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|Subject: HAND FOOT & MOUTH Sun Jul 05, 2009 11:36 pm|| |
What is hand, foot, and mouth
Hand, foot, and mouth disease (HFMD) is a common illness of infants
and children caused by a virus. It most often occurs in children
under 10 years old. It is characterized by fever, sores/ulcers in
the mouth, and a rash with blisters. The blisters may appear in the
mouth, palms of the hands and soles of the feet. The rashes may also
appear on buttocks and on the legs and arms. The ulcers in the mouth
usually appear on the tongue, the sides of the cheeks, gums or near
What causes HFMD?
The most common causes of Hand, Foot and Mouth disease are coxsackie
virus A16, enterovirus 71 (EV71) and other enteroviruses. The
enterovirus group includes polioviruses, coxsackieviruses,
echoviruses and other enteroviruses.
When and where does HFMD occur?
Individual cases and outbreaks of HFMD occur worldwide, more
frequently in summer and early autumn (in temperate countries). In
the recent past, major outbreaks of HFMD attributable to enterovirus
EV71 have been reported in Malaysia in 1997 and in Taiwan in 1998.
HFMD is endemic in Malaysia and occurs every year. In Sarawak, the
number of cases of HFMD tends to increase from February to June.
Is HFMD serious?
HFMD caused by coxsackie virus A16 infection is a mild disease and
nearly all patients recover within 7 to 10 days. Complications are
uncommon. HFMD caused by Enterovirus EV71 may be associated with
neurological complications such as aseptic meningitis and
encephalitis. Cases of fatal encephalitis which occurred during
outbreaks of HFMD in Malaysia in 1997 and in Taiwan in 1998 were
caused by EV71.
Is HFMD contagious?
Yes, HFMD is moderately contagious. A person is most contagious
during the first week of the illness. The virus can be transmitted
from person to person via direct contact with nose and throat
discharges, saliva, fluid from blisters, or the stool of infected
persons. The virus may continue to be excreted in the stools of
infected persons up till 1 month. HFMD is not transmitted to or from
pets or other animals.
How soon will someone become ill after getting infected?
The usual period from infection to onset of symptoms (incubation
period) is 3 to 7 days. Fever is often the first symptom of HFMD
followed by blister/rash.
Blister on the palms on the hand, foot
and ulcer on the inner gums
What are the clinical signs and
HFMD begins with a mild fever, poor appetite, malaise ("feeling
sick"), and frequently a sore throat. One or 2 days after the fever
begins, painful sores develop in the mouth. They begin as small red
spots that blister and then often become ulcers. They are usually
located on the tongue, gums, and inside of the cheeks. The skin rash
develops over 1 to 2 days with flat or raised red spots, some with
blisters on the palms of the hand and the soles of the feet. A
person with HFMD may have only the rash or the mouth ulcers.
How is hand, foot and mouth
Hand, foot and mouth disease is usually diagnosed based on a
complete history and physical examination of your child. It is
generally suspected on the appearance of blister-like rash on hands,
feet and mouth in children with a mild febrile illness.
Usually, the doctor can distinguish between HFMD and other causes of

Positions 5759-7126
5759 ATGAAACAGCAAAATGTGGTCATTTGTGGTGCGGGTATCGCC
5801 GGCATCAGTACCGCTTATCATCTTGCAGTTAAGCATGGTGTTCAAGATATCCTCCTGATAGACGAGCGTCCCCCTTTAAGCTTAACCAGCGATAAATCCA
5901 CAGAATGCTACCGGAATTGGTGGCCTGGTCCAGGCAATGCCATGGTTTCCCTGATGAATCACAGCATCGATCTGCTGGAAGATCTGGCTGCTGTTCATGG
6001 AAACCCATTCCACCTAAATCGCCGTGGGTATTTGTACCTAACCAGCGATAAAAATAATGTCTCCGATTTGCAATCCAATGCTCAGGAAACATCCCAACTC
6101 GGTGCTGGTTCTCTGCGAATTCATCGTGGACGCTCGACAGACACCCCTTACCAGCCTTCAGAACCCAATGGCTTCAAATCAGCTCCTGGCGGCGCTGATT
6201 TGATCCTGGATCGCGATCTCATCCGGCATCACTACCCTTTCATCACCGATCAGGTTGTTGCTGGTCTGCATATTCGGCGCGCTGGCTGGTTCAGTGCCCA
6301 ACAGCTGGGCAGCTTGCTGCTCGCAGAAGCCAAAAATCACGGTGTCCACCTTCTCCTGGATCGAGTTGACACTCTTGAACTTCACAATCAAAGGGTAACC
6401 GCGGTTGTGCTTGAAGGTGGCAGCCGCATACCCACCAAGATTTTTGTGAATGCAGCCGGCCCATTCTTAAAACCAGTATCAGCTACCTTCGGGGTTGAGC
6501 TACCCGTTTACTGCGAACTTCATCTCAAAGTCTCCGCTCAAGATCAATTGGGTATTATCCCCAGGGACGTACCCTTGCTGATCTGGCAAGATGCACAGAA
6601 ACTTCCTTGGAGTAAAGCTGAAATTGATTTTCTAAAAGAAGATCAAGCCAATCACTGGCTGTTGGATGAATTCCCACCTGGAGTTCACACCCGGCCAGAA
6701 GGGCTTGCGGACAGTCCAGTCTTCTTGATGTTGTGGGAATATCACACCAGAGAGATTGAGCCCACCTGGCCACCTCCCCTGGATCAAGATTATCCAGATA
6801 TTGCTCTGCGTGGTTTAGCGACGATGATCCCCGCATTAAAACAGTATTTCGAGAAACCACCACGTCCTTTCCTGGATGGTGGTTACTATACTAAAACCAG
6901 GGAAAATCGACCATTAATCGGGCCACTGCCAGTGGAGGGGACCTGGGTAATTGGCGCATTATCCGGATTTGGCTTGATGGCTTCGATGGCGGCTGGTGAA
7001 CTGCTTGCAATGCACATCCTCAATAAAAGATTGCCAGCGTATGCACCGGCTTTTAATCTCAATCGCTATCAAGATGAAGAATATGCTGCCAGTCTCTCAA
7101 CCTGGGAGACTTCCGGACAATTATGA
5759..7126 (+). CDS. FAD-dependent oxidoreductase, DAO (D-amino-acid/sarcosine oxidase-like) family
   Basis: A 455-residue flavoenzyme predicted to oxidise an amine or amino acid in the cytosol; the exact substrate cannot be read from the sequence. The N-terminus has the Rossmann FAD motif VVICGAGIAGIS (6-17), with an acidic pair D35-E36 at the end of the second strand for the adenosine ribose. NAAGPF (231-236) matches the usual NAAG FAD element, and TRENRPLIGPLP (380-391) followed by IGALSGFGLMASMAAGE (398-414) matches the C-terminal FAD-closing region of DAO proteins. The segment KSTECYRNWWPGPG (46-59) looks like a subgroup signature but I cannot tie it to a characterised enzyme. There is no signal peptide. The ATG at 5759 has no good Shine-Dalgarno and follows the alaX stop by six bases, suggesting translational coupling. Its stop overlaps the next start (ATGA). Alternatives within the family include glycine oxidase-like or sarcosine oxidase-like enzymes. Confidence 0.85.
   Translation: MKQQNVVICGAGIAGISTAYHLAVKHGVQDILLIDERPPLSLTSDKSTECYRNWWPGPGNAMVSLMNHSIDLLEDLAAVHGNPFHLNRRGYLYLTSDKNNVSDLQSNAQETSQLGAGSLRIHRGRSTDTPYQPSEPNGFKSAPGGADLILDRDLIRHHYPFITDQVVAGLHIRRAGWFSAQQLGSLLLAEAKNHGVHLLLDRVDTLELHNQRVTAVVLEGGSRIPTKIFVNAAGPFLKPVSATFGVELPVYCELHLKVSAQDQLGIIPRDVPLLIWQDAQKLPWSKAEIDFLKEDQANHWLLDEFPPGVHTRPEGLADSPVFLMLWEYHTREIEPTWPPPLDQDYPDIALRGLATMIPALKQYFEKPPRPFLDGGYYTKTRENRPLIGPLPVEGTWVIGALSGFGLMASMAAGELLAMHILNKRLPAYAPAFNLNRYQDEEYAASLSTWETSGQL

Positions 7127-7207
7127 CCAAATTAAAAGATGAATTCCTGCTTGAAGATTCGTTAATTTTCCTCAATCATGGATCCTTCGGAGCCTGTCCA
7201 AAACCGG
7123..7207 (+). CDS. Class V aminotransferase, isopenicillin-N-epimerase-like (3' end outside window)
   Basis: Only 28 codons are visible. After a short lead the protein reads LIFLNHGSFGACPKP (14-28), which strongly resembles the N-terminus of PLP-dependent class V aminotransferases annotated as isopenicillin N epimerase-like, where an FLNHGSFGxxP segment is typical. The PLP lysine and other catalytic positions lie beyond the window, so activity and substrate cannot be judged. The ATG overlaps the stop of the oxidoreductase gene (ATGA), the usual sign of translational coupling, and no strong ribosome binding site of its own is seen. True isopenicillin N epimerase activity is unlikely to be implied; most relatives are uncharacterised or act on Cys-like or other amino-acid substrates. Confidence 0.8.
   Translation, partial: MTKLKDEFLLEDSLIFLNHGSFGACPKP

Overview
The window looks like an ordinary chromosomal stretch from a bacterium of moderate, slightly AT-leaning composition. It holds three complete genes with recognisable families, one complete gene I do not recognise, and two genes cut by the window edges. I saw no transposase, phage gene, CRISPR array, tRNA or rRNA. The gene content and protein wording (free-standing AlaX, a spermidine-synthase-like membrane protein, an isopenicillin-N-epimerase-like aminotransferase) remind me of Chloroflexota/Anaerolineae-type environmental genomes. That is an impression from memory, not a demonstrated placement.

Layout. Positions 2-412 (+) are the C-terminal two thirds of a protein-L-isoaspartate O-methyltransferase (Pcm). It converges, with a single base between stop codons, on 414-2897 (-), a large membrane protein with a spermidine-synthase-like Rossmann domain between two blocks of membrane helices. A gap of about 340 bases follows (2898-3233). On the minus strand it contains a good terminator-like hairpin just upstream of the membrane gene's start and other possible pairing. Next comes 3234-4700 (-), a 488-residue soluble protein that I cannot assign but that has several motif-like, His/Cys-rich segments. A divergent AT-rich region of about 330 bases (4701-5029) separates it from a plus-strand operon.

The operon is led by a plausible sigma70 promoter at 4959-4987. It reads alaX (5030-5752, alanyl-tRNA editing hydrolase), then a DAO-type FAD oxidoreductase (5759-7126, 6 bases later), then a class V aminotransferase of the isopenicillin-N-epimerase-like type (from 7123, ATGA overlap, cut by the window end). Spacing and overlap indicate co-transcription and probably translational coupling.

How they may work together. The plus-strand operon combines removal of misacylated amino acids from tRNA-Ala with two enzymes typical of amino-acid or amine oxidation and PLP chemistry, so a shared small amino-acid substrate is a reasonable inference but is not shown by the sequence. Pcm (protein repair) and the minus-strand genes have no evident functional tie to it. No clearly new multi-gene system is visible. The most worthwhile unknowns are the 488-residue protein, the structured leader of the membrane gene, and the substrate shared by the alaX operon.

mouth sores based on the age of the patient, the pattern of symptoms
reported by the patient or parent, and the appearance of the rash
and sores on examination. A throat and/or blister swab collected
preferably within 2 days of onset of HFMD may be sent to a
laboratory to determine which enterovirus caused the illness.
How is HFMD treated?
Presently, there is no specific effective antivirul drugs and
vaccine available for the treatment of HFMD. Symptomatic treatment
is given to provide relief from fever, aches, or pain from the mouth
ulcers. Dehydration is a concern because the mouth sores may make it
difficult and painful for children to eat and drink. Should their
affected children be having fever, the parents are advised to dress
their children in light, thin clothing, to do tepid sponging with
water (room temperature) as often as necessary, and to expose them
under the fan. Taking enough liquids is very important apart from
body temperature monitoring.
Who is at risk for HFMD?
HFMD occurs mainly in children under 10 years old, but may also
occur in adults too. Everyone is at risk of infection, but not
everyone who is infected becomes ill. Infants, children, and
adolescents are more likely to be susceptible to infection and
illness from these viruses, because they are less likely than adults
to have antibodies and be immune from previous exposures to them.
Infection results in immunity to the specific virus, but a second
episode may occur following infection with a different virus
belonging to the enterovirus group
Can HFMD be prevented?
Specific prevention for HFMD or other non-polio enterovirus
infections is not available, but the risk of infection can be
lowered by good hygienic practices. Preventive measures include:
hand washing, especially after diaper changes, after using
toilet and before preparing food
cleanliness of house, child care center, kindergartens or
schools and its surrounding
of contaminated surfaces and soiled items with soap and water,
and then disinfecting them with diluted solution of
chlorine-containing bleach (10% concentration)
are advised not to bring young children to crowded public places
such as shopping centers, cinemas, swimming pools, markets or
children to the nearest clinic if they show signs and symptoms.
Refrain from sending them to child care centers, kindergartens
of close contact (kissing, hugging, sharing utensils, etc.) with
children having HFMD illness to reduce of the risk of infection.
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|Subject: Re: HAND FOOT & MOUTH Mon Jul 06, 2009 12:44 am|| |
.....sekarang pun masih ada hfmd....tapi dah kurang.....